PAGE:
Northern Wilds Magazine
Points North

An Elk River Adventure

Sometimes you hear about a place and it sticks with you. I’m not sure where I first heard of the Elk River, but I’ve long wanted to fish this trout stream in the Canadian Rockies, one of the few that still supports native populations of westslope cutthroat trout and bull trout. In a lifetime of chasing trout, I’d never caught either of these western fish. It was time to do so.

The Elk originates in the backcountry of Banff National Park and flows south through a deep mountain valley to meet the Kootenay River not far from the U.S. border. Our destination was Fernie, British Columbia, a funky little town that attracts ski bums and trout bums, in season. We got there by way of Montana, where bull trout are on the Endangered Species List and westslope cutthroats have long since been crowded out by introduced populations of nonnative rainbow, brown and brook trout. Ironically, the Elk’s pristine fishery is just north of the border.

Unfortunately, we couldn’t find a campsite in Fernie, so we continued about 20 miles up the Elk River Valley to Sparwood, a coal mining town that was decidedly less funky, but had a good public campground. The next morning we awoke to mountain weather. A week of heat and sunshine abruptly changed to cold and rain. I decided to start the morning on Michel Creek, a nearby tributary recommended both by friends and the fly shop where I purchased my license. While its fishery was pristine, Michel Creek’s surroundings were not. Flowing beside a busy highway, the creek was n the midst of a coal mining area. But the creek was clean and clear and it was easy to forget about the highway and the mines as you walked along the stream.

img_0364-2~s200x200The change in weather put a chill on the fishing. I couldn’t find a fish in Michel or the Elk. Finally, in midafternoon, the air temperature warmed by a couple of degrees, triggering a hatch of small, Pale Morning Dun mayflies. Back at Michel, the first trout to rise for my fly turned out to be a cutthroat nearly 17 inches long. Catching that fish was worth the wait.

I found a pool where the trout were rising and brought Vikki there to catch one. Soon she landed her first cutthroat, a 15-incher. For the rest of the afternoon dry fly fishing was easy and I landed about a dozen cuts running 12 to 16 inches. Late in the day, as I tussled with a 16-incher, two bull trout came out from beneath a log jam to chase the struggling fish. Shortly afterward, I caught a cut that looked like it had been grabbed by a much larger fish.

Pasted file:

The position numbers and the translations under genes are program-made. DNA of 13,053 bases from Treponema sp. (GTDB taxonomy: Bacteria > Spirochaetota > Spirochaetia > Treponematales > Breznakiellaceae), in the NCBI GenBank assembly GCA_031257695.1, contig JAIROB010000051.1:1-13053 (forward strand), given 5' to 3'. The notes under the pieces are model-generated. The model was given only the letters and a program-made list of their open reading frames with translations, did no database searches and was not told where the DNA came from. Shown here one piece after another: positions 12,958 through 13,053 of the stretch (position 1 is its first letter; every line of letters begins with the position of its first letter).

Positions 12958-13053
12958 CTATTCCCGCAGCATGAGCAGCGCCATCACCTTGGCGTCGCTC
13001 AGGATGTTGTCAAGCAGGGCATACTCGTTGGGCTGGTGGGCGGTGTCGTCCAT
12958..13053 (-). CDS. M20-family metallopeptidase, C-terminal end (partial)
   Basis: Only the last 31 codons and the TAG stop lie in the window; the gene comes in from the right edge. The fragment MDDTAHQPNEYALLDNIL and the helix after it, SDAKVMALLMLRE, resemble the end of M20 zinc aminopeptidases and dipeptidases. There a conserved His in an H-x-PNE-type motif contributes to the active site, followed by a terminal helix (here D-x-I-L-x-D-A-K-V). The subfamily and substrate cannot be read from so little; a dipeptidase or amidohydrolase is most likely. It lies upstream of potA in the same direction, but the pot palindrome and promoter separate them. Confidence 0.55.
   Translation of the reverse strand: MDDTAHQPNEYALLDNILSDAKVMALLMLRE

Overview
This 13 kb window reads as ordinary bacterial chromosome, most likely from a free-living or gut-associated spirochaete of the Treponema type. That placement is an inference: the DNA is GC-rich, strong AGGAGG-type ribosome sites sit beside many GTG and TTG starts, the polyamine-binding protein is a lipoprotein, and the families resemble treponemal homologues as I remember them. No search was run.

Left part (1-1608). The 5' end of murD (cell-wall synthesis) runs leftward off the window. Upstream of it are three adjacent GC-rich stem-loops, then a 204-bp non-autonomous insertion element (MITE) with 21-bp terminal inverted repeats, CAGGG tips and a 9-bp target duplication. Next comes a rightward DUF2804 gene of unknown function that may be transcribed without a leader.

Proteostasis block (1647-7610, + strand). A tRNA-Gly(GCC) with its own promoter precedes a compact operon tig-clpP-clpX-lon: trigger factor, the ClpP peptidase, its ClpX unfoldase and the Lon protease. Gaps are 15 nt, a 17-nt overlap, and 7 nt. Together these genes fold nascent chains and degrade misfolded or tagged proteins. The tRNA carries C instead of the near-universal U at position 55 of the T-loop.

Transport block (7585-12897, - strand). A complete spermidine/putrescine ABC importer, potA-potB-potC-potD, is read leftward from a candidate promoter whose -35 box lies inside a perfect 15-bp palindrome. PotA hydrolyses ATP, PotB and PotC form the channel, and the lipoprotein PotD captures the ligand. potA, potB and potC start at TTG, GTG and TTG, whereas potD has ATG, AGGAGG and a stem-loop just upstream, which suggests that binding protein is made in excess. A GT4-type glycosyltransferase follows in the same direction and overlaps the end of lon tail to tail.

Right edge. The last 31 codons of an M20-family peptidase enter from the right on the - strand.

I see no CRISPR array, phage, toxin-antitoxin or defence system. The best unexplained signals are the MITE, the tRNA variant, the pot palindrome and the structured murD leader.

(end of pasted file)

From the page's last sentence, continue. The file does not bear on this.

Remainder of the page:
Monsters lurked in the creek. Bull trout, sometimes called Dolly Vardens, are actually char related to lake trout and brook trout. Living in western streams and lakes, they grow to large sizes. Bulls in the Elk system may top 10 pounds. They are usually caught using big, weighted streamer flies, though they become more difficult to catch when they are about to spawn in the early fall. I spent a little time fishing for bulls, but never had a strike.

The weather was no better the second day and the fishing followed the same pattern with the fish becoming active in the afternoon. Out exploring, we wound up on a forest road that climbed the mountainside above the Elk. Although the river valley is traversed by a highway and buzzes with human activity, you don’ t have to go very far to reach the edge of the wilderness. All of the native wildlife of the northern Rockies is found in abundance here, including elk, bighorn sheep, moose, mountain lions and grizzly bears.

We’d bought a can of bear spray, but I didn’t carry it until our third and final day when we drove up the Elk beyond the tiny town of Elkford, which bills itself as the Wilderness Capital of British Columbia. Along the way we passed small ranches where homes and outbuildings were surrounded with high woven wire and electrified fencing—clearly intended to keep something out of the fenced enclosure rather than inside of it. Walking along the river, I discovered sizeable bear tracks and decided to stay out of the thick willow brush along the banks. We never saw a bear. Rather than being apprehensive about a chance encounter, I enjoyed being in country where grizzlies roam.

I also liked the upper Elk, which reminded me of a favorite Lake Superior stream. Again, there was little fish activity, but working upstream with a dry fly I found a few cutthroats. The weather improved and it felt good to be fishing in sunshine beneath snow-capped peaks. I wished we could stay longer, but it was time to start heading home. Someday, I may go back for the bull trout that eluded me. And I’ll daydream about it until I do so.

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